“Who is Robert Don ’15?” would be a question asked by somebody who hasn’t been at Wesleyan for more than a minute. Depending on which show you’ve showed up to, he’s either the frontman of solo project vehicle Robert’s Don or the St. Louis-based Since 1902. If you’re confused about the difference between Robert Don singular and Robert’s Don possessive, you’re not alone— even Don acknowledges it’s “an awful band name, trust me, we know.”
But ignore all of that. Don’s latest EP, Liriope, is the reason why you shouldn’t throw up your hands in exasperation. In fact, the four songs and ~20 minutes of music here are the perfect beginning to summer, reminding you that, even after school ends, you will never escape the Wesleyan music scene. Half-recorded in Don’s now-famous room in the Butts, and half-recorded at his home in St. Louis (with production by Since 1902’s Justin Enoch), Liriope expands on some of the excellent anti-folk he experimented with on his debut Honestly Honesty and adds a little blues-rock into the mix.
“Inspired by mutual love of auto castration and top 40 hits.”
I really like this album. Not just sorta like it, but I really like it. The band is House Party, the album is called “No Forever/I’m Ready, Darling,” and it was made by Razor Edwards ’10 (of Precision Libido fame), Jeff Rovinelli ’10 (of The Noms fame), and current Brown University student Tim Rovinelli (Brown ’13). It was recorded over a year, includes samples from Christina Perri, and most of it was recorded with a homemade gaggle of electronics, which, by the sound of most of the album, I’m going to go ahead and assume must’ve looked similar to Satan’s genitalia.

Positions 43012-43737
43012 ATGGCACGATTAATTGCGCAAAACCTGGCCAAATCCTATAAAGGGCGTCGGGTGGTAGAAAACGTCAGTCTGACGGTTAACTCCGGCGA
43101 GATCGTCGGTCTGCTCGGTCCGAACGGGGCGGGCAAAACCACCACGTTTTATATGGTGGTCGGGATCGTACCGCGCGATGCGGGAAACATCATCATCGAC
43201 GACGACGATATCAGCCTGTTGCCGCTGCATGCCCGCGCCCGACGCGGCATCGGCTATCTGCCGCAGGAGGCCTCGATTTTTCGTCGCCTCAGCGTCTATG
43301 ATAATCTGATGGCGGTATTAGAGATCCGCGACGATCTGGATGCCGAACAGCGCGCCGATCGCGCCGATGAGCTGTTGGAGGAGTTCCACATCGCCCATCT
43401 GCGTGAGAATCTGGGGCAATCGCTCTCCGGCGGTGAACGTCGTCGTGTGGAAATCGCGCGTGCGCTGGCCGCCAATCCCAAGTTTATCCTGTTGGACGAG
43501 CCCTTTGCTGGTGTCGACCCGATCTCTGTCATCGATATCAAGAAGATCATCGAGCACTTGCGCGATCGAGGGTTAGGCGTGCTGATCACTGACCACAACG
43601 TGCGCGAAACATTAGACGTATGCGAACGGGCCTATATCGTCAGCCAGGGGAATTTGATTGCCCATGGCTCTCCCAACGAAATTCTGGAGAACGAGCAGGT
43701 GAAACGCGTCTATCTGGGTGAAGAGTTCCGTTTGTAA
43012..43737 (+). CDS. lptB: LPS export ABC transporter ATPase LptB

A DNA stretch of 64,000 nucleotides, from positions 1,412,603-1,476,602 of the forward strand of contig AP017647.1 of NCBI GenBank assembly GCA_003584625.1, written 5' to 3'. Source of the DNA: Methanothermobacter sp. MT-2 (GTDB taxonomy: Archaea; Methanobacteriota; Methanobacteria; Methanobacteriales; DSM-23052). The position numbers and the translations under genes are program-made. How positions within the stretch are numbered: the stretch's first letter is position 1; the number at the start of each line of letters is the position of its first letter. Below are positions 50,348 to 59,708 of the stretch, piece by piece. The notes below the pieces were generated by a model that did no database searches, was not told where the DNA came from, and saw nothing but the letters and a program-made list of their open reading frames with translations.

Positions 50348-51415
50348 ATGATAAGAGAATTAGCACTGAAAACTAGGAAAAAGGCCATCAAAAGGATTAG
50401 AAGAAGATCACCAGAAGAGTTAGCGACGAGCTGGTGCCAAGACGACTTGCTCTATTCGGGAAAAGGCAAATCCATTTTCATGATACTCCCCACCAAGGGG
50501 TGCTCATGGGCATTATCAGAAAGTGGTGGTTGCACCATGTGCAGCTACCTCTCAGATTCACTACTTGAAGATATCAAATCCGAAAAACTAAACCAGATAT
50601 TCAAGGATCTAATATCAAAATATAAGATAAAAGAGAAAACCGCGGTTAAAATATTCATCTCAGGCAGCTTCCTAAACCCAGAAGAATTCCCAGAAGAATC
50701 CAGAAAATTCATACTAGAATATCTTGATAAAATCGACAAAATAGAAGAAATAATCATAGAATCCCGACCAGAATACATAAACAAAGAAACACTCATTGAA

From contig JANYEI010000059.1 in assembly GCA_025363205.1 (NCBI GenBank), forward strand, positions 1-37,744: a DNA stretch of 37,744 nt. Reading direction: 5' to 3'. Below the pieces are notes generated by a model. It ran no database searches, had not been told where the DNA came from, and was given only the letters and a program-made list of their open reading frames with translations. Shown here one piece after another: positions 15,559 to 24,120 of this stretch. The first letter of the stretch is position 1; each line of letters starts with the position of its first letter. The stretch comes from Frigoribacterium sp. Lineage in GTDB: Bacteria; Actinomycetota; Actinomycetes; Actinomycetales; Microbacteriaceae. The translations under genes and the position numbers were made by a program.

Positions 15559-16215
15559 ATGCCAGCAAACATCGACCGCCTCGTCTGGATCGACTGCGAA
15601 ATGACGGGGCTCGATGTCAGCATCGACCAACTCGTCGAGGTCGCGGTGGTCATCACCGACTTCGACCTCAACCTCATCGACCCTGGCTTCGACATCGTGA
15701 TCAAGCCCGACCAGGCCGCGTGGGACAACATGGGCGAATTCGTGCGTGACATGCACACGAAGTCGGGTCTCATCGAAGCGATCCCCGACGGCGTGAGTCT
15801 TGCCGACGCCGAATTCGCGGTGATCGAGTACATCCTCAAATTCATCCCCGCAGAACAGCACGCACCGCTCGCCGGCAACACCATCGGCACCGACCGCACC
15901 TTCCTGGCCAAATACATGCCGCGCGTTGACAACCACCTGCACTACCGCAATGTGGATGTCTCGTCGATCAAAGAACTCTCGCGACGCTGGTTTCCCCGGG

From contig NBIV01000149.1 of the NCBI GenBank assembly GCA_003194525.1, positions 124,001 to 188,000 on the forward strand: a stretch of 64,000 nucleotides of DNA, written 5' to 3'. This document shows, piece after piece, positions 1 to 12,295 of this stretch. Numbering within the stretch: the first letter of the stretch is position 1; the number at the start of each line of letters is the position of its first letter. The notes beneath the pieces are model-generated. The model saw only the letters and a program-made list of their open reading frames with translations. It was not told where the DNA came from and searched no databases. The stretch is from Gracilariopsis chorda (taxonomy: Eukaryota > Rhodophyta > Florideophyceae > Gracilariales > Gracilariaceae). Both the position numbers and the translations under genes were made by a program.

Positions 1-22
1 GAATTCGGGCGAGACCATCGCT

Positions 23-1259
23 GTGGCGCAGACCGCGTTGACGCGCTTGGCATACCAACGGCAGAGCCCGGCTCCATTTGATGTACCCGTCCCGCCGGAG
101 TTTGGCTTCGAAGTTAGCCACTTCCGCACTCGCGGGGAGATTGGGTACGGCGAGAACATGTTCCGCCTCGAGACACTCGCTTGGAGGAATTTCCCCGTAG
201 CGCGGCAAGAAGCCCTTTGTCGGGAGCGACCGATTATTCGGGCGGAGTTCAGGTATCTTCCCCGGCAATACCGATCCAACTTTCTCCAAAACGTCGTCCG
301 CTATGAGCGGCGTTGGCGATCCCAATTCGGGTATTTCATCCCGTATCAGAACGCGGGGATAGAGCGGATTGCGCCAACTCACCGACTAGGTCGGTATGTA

The music itself has, at times, a chilled out almost shoegaze-y feel (see “3pm (puma automatic)”), but this facade slowly gets peeled away during the track “love you (christina perri).” After a somewhat benign intro, the album seems to become a small exercise in audio engineering and distorted pop. This is all well and good, but it is during the third track when it becomes evident here that chaos reins supreme.
It would be wrong of me to say that O Presidente plays music from another time. That’s simply missing the point. While the band, comprised of Andrew Zingg ’13, Nathaniel Draper ’12, Tobias Butler ’13, and Thomas Yopes (UC Berkeley ’13), writes music with very particular and sometimes peculiar influences, they’re not really reaching back into the past to steal sounds. Rather, their debut album Clube De Futebol collapses the past 60 years of music history into 10 succinct songs and adds their own, very 21st century sense of humor right on top.